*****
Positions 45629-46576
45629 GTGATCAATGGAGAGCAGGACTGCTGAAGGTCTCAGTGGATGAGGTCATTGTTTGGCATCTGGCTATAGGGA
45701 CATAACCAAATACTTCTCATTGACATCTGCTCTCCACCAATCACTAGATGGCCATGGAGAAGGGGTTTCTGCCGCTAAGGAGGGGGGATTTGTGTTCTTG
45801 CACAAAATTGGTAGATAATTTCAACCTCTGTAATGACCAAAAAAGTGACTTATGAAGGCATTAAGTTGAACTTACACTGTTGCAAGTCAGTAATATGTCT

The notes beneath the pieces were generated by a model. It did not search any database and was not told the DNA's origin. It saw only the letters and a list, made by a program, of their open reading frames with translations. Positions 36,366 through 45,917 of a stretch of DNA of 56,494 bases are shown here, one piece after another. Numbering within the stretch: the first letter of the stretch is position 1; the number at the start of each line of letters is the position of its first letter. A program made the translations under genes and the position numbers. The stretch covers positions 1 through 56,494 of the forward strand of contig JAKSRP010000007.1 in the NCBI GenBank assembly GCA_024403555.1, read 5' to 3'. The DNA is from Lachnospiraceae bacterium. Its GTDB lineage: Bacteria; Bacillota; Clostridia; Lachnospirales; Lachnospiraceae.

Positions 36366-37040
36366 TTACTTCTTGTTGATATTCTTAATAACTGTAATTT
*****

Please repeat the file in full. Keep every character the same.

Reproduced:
Positions 45629-46576
45629 GTGATCAATGGAGAGCAGGACTGCTGAAGGTCTCAGTGGATGAGGTCATTGTTTGGCATCTGGCTATAGGGA
45701 CATAACCAAATACTTCTCATTGACATCTGCTCTCCACCAATCACTAGATGGCCATGGAGAAGGGGTTTCTGCCGCTAAGGAGGGGGGATTTGTGTTCTTG
45801 CACAAAATTGGTAGATAATTTCAACCTCTGTAATGACCAAAAAAGTGACTTATGAAGGCATTAAGTTGAACTTACACTGTTGCAAGTCAGTAATATGTCT

The notes beneath the pieces were generated by a model. It did not search any database and was not told the DNA's origin. It saw only the letters and a list, made by a program, of their open reading frames with translations. Positions 36,366 through 45,917 of a stretch of DNA of 56,494 bases are shown here, one piece after another. Numbering within the stretch: the first letter of the stretch is position 1; the number at the start of each line of letters is the position of its first letter. A program made the translations under genes and the position numbers. The stretch covers positions 1 through 56,494 of the forward strand of contig JAKSRP010000007.1 in the NCBI GenBank assembly GCA_024403555.1, read 5' to 3'. The DNA is from Lachnospiraceae bacterium. Its GTDB lineage: Bacteria; Bacillota; Clostridia; Lachnospirales; Lachnospiraceae.

Positions 36366-37040
36366 TTACTTCTTGTTGATATTCTTAATAACTGTAATTT